Its also curious how this global warming may well have happened in the 1730s. And earlier last century:

I don't understand why this is relevant at all. The point isn't whether global warming is occurring, it's how much and how fast. And you might want to bone up on your history: industry and population growth were already at high levels by 1922.
posted by nasreddin at 5:50 AM on November 24, 2008 [1 favorite]


What does this prove, one way or the other? Because you don't like people "fiercely" arguing their beliefs, this is the "main reason" you fall into the deny camp? Fierceness? What?

Seconded. Heaven forbid someone tackle disinformation on an important subject "fiercely"!

And on the subject of the FPP -- it boggles the mind, but perhaps doesn't surprise, that the melting of the ice caps are seen not as a sign that maybe we should stop heat-sealing our atmosphere, but instead as an opportunity to pig-headedly continue doing so, and on an even grander scale. Oh, and to have another world-wide battle while we're at it. Because those are always fun.
posted by Drexen at 6:10 AM on November 24, 2008


Marisa Stole the Precious Thing, nasreddin, Drexen - why are you so adament that you are right? Why are you so prepared to believe this and not believe there was weapons of mass destruction in Iraq?

Comically, you all further my point on how you defend your beliefs; insults, sarcasm and the assumption moral high ground.

Such eager vitriol - I imagine its how western Europeons felt towards their religious beliefs a few hundred years ago.
posted by 13twelve at 7:25 AM on November 24, 2008


Marisa Stole the Precious Thing, nasreddin, Drexen - why are you so adament that you are right? Why are you so prepared to believe this and not believe there was weapons of mass destruction in Iraq?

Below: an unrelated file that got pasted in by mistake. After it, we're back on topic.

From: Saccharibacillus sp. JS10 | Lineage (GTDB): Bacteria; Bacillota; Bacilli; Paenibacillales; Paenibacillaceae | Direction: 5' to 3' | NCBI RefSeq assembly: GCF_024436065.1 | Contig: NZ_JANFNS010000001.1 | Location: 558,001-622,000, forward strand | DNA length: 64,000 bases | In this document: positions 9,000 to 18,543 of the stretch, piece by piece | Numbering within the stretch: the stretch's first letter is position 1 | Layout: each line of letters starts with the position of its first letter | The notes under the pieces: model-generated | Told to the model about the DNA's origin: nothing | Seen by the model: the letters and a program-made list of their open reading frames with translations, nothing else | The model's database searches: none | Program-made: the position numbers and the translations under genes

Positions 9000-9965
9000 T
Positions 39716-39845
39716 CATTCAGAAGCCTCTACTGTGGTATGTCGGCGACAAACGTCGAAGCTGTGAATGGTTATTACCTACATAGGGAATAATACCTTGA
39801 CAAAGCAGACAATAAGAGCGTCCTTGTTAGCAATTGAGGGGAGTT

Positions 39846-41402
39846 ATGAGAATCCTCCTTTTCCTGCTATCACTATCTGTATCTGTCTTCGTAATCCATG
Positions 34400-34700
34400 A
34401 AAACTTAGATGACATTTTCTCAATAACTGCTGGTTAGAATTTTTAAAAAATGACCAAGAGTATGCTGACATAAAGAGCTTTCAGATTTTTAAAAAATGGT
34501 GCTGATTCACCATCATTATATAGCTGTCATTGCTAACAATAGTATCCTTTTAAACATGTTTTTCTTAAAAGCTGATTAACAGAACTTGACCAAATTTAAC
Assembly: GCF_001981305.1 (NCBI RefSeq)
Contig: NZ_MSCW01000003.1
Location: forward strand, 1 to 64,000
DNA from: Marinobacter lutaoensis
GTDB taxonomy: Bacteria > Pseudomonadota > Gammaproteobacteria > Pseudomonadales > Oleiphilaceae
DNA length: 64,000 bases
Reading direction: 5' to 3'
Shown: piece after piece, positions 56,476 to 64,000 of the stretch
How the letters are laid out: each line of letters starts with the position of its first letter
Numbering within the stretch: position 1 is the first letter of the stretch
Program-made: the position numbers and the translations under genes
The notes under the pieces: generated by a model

Comically, you all further my point on how you defend your beliefs; insults, sarcasm and the assumption moral high ground.

Eh. I think it's everyone's responsibility to defend their beliefs with whatever tools they have available. In my experience, whenever someone plays the shrinking violet and starts complaining about how mean people are, it's because they can't argue on a more substantive level. The fact that you appear to disbelieve in global warming because people are just so gosh darned adamant that it's true suggests to me that you're worthy of being mocked, not seriously engaged with.
posted by nasreddin at 7:43 AM on November 24, 2008 [3 favorites]


So the correct way to defend what you believe is to ridicule others who do not share your beliefs?

"I'm right therefore everyone else is a jackass."

Shakey ground that, nasreddin.
posted by 13twelve at 7:57 AM on November 24, 2008


Shakey ground that, nasreddin.

That's just, like, your opinion, man.

Do you find "Everyone else is a jackass, therefore they're wrong" any firmer?
posted by nasreddin at 8:03 AM on November 24, 2008 [3 favorites]


Comically, you all further my point on how you defend your beliefs; insults, sarcasm and the assumption moral high ground.

So let me see if I understand you correctly: you basically admit siding with global warming deniers because you find that some of those who believe in global warming are "more fierce" than the deniers - that this is the main reason you are in the deniers camp. In other words, with no foundation in science or facts; you just don't like some of the people who argue global warming exists. But we're assuming the moral high ground?

Yeah, forgive me if sarcasm comes into play here. But come on.
posted by Marisa Stole the Precious Thing at 8:05 AM on November 24, 2008 [1 favorite]